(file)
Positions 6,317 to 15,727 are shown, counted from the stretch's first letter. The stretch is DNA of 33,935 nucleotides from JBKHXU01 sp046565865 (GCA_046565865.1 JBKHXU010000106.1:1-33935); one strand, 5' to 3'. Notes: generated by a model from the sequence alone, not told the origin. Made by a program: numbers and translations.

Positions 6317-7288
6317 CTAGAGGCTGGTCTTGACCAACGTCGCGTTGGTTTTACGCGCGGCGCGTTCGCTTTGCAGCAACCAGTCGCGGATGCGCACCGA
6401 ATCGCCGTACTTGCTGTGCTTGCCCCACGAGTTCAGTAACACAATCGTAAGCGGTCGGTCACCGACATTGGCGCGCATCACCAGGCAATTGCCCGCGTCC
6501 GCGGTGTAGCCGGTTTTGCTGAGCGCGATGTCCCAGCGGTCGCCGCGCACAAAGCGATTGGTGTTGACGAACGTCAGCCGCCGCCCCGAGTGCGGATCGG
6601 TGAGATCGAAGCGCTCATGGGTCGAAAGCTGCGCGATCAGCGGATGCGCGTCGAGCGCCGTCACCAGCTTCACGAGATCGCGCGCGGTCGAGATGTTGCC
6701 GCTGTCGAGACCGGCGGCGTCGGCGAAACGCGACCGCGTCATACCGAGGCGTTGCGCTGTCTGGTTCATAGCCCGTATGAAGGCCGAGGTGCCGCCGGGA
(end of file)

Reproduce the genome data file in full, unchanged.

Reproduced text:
Positions 6,317 to 15,727 are shown, counted from the stretch's first letter. The stretch is DNA of 33,935 nucleotides from JBKHXU01 sp046565865 (GCA_046565865.1 JBKHXU010000106.1:1-33935); one strand, 5' to 3'. Notes: generated by a model from the sequence alone, not told the origin. Made by a program: numbers and translations.

Positions 6317-7288
6317 CTAGAGGCTGGTCTTGACCAACGTCGCGTTGGTTTTACGCGCGGCGCGTTCGCTTTGCAGCAACCAGTCGCGGATGCGCACCGA
6401 ATCGCCGTACTTGCTGTGCTTGCCCCACGAGTTCAGTAACACAATCGTAAGCGGTCGGTCACCGACATTGGCGCGCATCACCAGGCAATTGCCCGCGTCC
6501 GCGGTGTAGCCGGTTTTGCTGAGCGCGATGTCCCAGCGGTCGCCGCGCACAAAGCGATTGGTGTTGACGAACGTCAGCCGCCGCCCCGAGTGCGGATCGG
6601 TGAGATCGAAGCGCTCATGGGTCGAAAGCTGCGCGATCAGCGGATGCGCGTCGAGCGCCGTCACCAGCTTCACGAGATCGCGCGCGGTCGAGATGTTGCC
6701 GCTGTCGAGACCGGCGGCGTCGGCGAAACGCGACCGCGTCATACCGAGGCGTTGCGCTGTCTGGTTCATAGCCCGTATGAAGGCCGAGGTGCCGCCGGGA